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How to Die Young From Stress

Wednesday, March 23, 2022

By Colin Turpin, MA, LPC-C

Edmond Family Counseling

As a counselor, people always ask me about how to have more stress in their lives. I will frequently get questioned about tips and tricks to stop being so happy and relaxed all of the time. I get it! You all had wonderful, prosperous, restful years and need some advice on how to bring some stressful excitement back into your lives. Well worry no more, as I have compiled five strategies below that can keep you more stressed than a neurotic cat on bath day:

  1. Take on too many projects and responsibilities. Stress is the measure of how much ‘force’ is being pushed on a person at a time. A quick way to increase this would be to take on more activities, especially if you don’t have time to do them well. Make sure you always say yes to any favor asked of you with no regard on its impact on your psyche. Healthy work/life balance can be disastrous for the stress in your everyday life.
  2. Focus on the negative things in your life. The more that we concentrate on what is wrong, disappointing or out of our control, the more that our mind and body will believe that our situation is dire. This may show up as despair or even as an alert state of fight or flight. Maximize the amount of time that your body is in survival mode to keep the stress flowing. When positive or solution-focused thoughts come into your mind, push them out at once.
  3. Practice discontentment. Another method of increasing stress is to never be satisfied with the things that you have. Sure, your things are nice, but what if they were better? Always be looking for that next new tech gadget, higher paying job, or better behaving significant other. Avoid gratitude for what you have at all cost, as this will quickly undermine your discontentment. Focus on complaining about all of your problems, no matter how minor or trivial they might be.
  4. Minimize your support network. Seek to isolate yourself as much as possible and to solve all of your problems on your own. NEVER ask for help when you need it. The support of friends, family, or trusted community members can be devastating to your level of stress. Teach yourself that others would not help if you asked, or perhaps even that you are unworthy of being supported. Take all of the burden of your circumstances so that you can also take all of the blame if it goes wrong.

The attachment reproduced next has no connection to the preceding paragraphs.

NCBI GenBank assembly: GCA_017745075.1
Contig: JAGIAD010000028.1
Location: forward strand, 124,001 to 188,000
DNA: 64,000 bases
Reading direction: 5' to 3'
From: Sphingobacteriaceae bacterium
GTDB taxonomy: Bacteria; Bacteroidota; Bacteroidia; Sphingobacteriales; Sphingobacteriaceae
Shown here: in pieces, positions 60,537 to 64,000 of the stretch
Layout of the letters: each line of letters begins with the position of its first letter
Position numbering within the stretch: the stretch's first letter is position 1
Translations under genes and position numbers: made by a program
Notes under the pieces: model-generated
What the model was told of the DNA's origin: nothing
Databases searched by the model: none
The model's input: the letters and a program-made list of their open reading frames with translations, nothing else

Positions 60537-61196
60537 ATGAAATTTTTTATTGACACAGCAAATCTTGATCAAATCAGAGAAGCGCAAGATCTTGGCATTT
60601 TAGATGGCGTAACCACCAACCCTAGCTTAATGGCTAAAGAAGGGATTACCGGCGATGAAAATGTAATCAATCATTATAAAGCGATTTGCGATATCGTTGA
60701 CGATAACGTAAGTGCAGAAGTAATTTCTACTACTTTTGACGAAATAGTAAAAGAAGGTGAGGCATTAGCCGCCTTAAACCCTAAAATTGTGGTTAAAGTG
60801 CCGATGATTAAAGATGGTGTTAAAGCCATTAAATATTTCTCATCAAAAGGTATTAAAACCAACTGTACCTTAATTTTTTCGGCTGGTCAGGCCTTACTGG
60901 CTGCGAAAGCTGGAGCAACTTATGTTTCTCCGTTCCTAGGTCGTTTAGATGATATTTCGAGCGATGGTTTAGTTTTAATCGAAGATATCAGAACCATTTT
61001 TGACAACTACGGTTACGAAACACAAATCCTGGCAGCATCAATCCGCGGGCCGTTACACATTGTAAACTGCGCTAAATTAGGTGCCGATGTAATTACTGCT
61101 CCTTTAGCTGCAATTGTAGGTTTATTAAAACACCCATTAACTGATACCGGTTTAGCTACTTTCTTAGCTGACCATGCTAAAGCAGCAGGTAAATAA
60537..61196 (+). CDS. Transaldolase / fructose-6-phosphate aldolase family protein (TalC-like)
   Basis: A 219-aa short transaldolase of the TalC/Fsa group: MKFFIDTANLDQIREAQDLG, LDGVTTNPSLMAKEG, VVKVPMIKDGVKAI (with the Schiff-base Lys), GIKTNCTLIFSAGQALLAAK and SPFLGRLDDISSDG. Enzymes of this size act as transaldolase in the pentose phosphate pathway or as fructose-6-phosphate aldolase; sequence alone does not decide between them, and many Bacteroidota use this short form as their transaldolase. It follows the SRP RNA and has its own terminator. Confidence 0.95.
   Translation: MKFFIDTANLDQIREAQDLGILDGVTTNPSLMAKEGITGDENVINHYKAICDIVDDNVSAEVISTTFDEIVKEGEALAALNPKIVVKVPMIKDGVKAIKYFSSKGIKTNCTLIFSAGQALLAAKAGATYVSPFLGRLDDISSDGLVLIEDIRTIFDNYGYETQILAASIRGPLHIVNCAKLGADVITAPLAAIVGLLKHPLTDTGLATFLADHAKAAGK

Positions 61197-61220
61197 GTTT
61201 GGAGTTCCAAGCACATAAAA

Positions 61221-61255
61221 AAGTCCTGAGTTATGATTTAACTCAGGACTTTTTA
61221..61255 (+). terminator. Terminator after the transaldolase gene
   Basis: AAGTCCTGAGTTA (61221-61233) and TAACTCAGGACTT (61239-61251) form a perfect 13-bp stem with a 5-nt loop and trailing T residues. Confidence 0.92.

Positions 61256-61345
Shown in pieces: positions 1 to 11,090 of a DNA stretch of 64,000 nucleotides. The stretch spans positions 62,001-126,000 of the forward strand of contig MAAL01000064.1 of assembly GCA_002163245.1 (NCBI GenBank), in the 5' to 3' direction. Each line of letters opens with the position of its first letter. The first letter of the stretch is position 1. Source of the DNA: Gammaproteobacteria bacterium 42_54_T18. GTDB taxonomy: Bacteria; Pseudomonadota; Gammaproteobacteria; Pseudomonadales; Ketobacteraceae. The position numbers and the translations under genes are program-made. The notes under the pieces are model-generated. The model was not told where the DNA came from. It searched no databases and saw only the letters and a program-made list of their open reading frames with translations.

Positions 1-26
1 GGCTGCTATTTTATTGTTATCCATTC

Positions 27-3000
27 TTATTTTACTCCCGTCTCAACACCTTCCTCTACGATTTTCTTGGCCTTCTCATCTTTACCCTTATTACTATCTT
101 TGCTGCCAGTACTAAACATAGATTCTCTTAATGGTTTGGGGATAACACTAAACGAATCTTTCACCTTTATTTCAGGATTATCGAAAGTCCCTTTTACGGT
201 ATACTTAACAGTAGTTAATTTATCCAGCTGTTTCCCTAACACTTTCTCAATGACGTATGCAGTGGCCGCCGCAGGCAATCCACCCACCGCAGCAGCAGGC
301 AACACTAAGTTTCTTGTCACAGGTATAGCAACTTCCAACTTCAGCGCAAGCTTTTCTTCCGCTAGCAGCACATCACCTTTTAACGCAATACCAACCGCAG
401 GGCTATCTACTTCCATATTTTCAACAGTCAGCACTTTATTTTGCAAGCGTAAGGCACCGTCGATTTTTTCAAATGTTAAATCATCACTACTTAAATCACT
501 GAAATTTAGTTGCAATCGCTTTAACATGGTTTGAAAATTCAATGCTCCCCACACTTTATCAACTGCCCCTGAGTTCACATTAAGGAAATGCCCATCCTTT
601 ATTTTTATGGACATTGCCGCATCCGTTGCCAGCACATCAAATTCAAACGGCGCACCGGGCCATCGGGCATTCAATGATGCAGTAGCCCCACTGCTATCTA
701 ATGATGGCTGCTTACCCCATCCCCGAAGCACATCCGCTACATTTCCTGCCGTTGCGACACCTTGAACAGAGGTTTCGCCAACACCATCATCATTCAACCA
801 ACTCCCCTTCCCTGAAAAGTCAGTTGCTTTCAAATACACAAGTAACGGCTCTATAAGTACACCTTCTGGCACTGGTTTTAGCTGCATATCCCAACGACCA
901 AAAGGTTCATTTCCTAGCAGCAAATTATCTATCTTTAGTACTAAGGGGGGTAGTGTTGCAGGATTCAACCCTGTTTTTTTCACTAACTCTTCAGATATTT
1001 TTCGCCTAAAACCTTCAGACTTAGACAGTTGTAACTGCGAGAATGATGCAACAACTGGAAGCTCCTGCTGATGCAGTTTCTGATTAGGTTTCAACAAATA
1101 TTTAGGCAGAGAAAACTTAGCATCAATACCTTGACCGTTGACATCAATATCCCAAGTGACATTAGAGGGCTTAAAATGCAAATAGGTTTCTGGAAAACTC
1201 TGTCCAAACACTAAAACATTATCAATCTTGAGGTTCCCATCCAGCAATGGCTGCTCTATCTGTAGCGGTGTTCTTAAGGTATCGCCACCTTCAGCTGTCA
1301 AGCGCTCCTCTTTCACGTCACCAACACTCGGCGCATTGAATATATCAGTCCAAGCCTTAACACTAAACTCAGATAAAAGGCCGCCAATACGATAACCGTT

5. Use unhealthy coping skills. Coping skills are a commonly cited tool to use when stress is abundant. Some coping, however, when used correctly can actually increase the amount of distress in one’s life. Why face your problems directly? Just simply distract yourself every time you face a new issue. Make sure to use unhealthy practices like overeating or substance abuse to affect your body long-term. Under no circumstances should you set time limits when you relax; just avoid the problem until it becomes bigger.

These skills should be used in combination to create a truly stressful life. Continuous stress over the course of years has shown to affect all parts of one’s life including medical issues, sleep problems, and a lower life expectancy. Stress can also make current mental health problems worse because it creates a larger barrier to healthy change. Whatever you do, do not reach out and talk to mental health professionals when experiencing prolonged psychological distress. Overextending yourself, being negative, practicing discontentment, avoiding help, and using unhealthy coping will get you that sought-after gray head of hair in no time! Happy stressing!

Colin Turpin, MA, LPC-C, is a staff therapist at Edmond Family Counseling. Edmond Family Counseling is a non-profit organization. We may be reached 405-341-3554 to schedule an appointment with one of our professional counselors. Donations may be made to Edmond Family Counseling, 1251 N. Broadway, Edmond, OK 73034, or online @www.edmondfamily.org by clicking the YELLOW DONATE button. Follow us on our Facebook Page @ Edmond Family Counseling for additional information regarding mental health awareness.

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